So Massey and Goddard were waiting on Massey’s porch on Askin Street when Johnson, Thomas and Adrian Eugene Watkins, 28, of Bassett drove up in a rental car.

“Johnson had a rifle and fired three or four shots, Massey unloaded a clip in Johnson’s direction, Goddard died, and Massey was grazed,” Hall said. “We found the weapon. It [the rifle] looks like an AK 47. We found Johnson’s DNA on it and the shell casings fired by the shotgun.”

Even with six previous felony convictions against Johnson, Hall said he felt uneasy about trying the case.

“I’ve been doing jury trials a long time, and this is a 50/50 case,” Hall told Greer. “I do not take a case like this to trial if I can help it.”

Hall explained that Martinsville investigators intentionally did not reveal Johnson’s name to the media after the shooting, hoping that he would stay in the area, which he did.

Henry County authorities found Johnson two days after the shooting with a firearm and some cocaine.

Johnson was convicted of possessing cocaine and possession of a firearm by a violent felon and was sentenced to 15 years in prison, with 8 years and 6 months suspended.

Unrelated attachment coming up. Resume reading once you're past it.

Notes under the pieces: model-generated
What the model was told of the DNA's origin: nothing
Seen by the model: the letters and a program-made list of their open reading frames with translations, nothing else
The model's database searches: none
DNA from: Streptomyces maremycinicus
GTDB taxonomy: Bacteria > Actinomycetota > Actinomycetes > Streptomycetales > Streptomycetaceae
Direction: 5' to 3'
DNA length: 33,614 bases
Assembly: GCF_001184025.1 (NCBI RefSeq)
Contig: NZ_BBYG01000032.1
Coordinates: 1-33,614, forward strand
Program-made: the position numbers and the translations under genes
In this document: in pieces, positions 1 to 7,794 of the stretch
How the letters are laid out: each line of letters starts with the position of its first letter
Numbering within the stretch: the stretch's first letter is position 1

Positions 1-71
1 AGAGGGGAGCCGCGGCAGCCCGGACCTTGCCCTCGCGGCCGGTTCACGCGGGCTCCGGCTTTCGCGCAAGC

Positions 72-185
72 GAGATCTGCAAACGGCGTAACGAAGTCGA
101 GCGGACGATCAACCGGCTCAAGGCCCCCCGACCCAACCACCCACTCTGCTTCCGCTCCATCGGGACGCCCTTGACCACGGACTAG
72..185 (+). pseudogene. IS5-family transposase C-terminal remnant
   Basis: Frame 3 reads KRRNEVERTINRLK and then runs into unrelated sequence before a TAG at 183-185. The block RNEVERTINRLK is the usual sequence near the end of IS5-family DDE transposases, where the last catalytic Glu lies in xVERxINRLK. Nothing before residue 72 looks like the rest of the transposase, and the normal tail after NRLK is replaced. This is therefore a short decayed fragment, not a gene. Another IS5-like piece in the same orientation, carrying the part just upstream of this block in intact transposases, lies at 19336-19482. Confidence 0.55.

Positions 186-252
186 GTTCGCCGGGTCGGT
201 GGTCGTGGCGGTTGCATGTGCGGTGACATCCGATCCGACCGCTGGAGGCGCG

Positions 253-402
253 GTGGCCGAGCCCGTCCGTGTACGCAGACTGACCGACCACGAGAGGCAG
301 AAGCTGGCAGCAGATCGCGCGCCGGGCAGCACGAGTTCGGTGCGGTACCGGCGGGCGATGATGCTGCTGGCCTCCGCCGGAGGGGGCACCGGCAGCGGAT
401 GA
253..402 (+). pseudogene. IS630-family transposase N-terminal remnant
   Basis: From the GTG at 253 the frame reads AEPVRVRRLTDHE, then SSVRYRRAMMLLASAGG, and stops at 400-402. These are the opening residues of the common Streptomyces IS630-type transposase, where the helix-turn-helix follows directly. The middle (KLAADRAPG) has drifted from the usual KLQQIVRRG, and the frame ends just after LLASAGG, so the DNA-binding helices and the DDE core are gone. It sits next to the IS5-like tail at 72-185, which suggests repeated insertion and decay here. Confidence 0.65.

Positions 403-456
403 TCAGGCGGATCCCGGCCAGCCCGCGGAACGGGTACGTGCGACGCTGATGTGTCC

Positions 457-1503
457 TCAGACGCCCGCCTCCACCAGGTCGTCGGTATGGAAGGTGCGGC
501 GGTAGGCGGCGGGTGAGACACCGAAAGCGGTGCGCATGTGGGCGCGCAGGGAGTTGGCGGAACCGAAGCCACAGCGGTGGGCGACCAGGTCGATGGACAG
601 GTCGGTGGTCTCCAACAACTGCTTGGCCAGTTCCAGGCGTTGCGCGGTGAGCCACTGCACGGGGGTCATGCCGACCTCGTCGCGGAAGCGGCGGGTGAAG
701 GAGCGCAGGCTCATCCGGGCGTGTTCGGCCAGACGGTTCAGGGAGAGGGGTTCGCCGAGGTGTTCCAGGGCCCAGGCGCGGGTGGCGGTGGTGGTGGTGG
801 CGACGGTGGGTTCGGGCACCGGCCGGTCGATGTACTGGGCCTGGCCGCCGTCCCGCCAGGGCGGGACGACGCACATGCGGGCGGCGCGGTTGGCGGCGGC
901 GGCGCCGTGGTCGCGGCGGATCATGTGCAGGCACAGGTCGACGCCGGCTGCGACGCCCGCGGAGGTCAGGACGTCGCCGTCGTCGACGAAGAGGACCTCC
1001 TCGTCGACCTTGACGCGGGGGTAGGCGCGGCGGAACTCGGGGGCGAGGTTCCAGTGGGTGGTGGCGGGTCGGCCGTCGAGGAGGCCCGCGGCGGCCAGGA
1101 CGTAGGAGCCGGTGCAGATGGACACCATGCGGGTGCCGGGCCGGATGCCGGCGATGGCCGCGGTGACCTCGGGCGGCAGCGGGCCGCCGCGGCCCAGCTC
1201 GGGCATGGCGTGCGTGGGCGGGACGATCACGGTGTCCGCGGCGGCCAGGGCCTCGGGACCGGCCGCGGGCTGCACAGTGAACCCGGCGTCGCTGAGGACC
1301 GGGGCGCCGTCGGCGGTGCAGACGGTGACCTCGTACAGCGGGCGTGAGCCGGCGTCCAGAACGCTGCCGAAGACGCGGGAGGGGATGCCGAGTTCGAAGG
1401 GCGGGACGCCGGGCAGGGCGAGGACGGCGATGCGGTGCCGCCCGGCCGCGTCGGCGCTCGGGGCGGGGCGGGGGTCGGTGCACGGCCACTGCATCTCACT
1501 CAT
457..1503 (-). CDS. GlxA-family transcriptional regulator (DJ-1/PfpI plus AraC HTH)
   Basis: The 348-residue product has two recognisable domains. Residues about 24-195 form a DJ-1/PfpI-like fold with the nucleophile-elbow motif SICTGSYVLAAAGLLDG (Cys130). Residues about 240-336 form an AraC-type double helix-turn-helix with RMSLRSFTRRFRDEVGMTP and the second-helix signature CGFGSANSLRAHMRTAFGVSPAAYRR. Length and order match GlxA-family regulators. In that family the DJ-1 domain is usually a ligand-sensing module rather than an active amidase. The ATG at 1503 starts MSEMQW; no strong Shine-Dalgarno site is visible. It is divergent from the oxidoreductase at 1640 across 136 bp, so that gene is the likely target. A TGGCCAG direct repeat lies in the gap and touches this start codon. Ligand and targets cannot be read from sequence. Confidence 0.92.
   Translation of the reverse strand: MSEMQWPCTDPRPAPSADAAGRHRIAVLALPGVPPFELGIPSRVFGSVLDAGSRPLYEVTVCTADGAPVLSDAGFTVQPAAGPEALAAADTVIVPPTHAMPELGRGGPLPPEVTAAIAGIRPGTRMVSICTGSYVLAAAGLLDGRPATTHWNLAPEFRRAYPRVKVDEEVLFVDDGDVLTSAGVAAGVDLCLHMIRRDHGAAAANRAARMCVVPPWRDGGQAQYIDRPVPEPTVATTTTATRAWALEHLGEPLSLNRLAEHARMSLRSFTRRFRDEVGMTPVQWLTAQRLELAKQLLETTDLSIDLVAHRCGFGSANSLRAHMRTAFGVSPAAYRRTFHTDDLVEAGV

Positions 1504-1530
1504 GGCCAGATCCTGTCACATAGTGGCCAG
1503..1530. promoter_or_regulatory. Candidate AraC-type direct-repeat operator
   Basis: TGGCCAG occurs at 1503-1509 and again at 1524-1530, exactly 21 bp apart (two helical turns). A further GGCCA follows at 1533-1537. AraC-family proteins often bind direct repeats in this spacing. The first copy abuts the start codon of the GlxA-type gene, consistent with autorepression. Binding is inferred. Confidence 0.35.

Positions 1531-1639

Then, on New Year’s Day, 2019, less than seven months after the shootout on Askin Street, Massey was involved in the shooting death of Rasheem Oshea Hairston of Eden, N.C., a former resident of the Martinsville area.

Massey was at a New Year’s party at 313 Clift St., according to a criminal complaint filed by Martinsville Police Sgt. Richard Ratcliffe, when witnesses said he had become agitated. Witnesses said they saw Massey with a gun. He “had an obvious problem with Hairston,” the complaint reported.